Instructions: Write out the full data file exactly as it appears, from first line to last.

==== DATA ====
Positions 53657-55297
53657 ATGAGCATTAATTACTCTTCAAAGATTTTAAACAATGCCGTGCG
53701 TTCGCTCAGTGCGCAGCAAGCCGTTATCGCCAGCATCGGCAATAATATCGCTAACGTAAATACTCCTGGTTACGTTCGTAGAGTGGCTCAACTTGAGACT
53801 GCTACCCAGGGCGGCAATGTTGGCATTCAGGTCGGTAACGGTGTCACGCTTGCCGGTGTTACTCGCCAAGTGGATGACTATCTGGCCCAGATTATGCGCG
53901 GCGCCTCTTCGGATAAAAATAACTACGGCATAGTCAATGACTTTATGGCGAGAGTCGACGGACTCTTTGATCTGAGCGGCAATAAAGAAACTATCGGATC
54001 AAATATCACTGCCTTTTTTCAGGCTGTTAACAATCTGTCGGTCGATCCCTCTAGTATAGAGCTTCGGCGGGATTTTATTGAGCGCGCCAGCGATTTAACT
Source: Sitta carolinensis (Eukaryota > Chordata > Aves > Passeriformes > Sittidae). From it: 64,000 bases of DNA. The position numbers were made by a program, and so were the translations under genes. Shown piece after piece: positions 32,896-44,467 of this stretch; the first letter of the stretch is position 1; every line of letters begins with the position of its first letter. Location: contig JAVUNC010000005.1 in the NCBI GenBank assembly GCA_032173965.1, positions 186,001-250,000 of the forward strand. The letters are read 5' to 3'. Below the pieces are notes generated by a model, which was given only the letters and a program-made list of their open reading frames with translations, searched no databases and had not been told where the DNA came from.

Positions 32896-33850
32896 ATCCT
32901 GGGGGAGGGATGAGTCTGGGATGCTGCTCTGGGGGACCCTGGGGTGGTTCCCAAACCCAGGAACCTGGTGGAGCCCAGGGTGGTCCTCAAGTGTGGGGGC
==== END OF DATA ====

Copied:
Positions 53657-55297
53657 ATGAGCATTAATTACTCTTCAAAGATTTTAAACAATGCCGTGCG
53701 TTCGCTCAGTGCGCAGCAAGCCGTTATCGCCAGCATCGGCAATAATATCGCTAACGTAAATACTCCTGGTTACGTTCGTAGAGTGGCTCAACTTGAGACT
53801 GCTACCCAGGGCGGCAATGTTGGCATTCAGGTCGGTAACGGTGTCACGCTTGCCGGTGTTACTCGCCAAGTGGATGACTATCTGGCCCAGATTATGCGCG
53901 GCGCCTCTTCGGATAAAAATAACTACGGCATAGTCAATGACTTTATGGCGAGAGTCGACGGACTCTTTGATCTGAGCGGCAATAAAGAAACTATCGGATC
54001 AAATATCACTGCCTTTTTTCAGGCTGTTAACAATCTGTCGGTCGATCCCTCTAGTATAGAGCTTCGGCGGGATTTTATTGAGCGCGCCAGCGATTTAACT
Source: Sitta carolinensis (Eukaryota > Chordata > Aves > Passeriformes > Sittidae). From it: 64,000 bases of DNA. The position numbers were made by a program, and so were the translations under genes. Shown piece after piece: positions 32,896-44,467 of this stretch; the first letter of the stretch is position 1; every line of letters begins with the position of its first letter. Location: contig JAVUNC010000005.1 in the NCBI GenBank assembly GCA_032173965.1, positions 186,001-250,000 of the forward strand. The letters are read 5' to 3'. Below the pieces are notes generated by a model, which was given only the letters and a program-made list of their open reading frames with translations, searched no databases and had not been told where the DNA came from.

Positions 32896-33850
32896 ATCCT
32901 GGGGGAGGGATGAGTCTGGGATGCTGCTCTGGGGGACCCTGGGGTGGTTCCCAAACCCAGGAACCTGGTGGAGCCCAGGGTGGTCCTCAAGTGTGGGGGC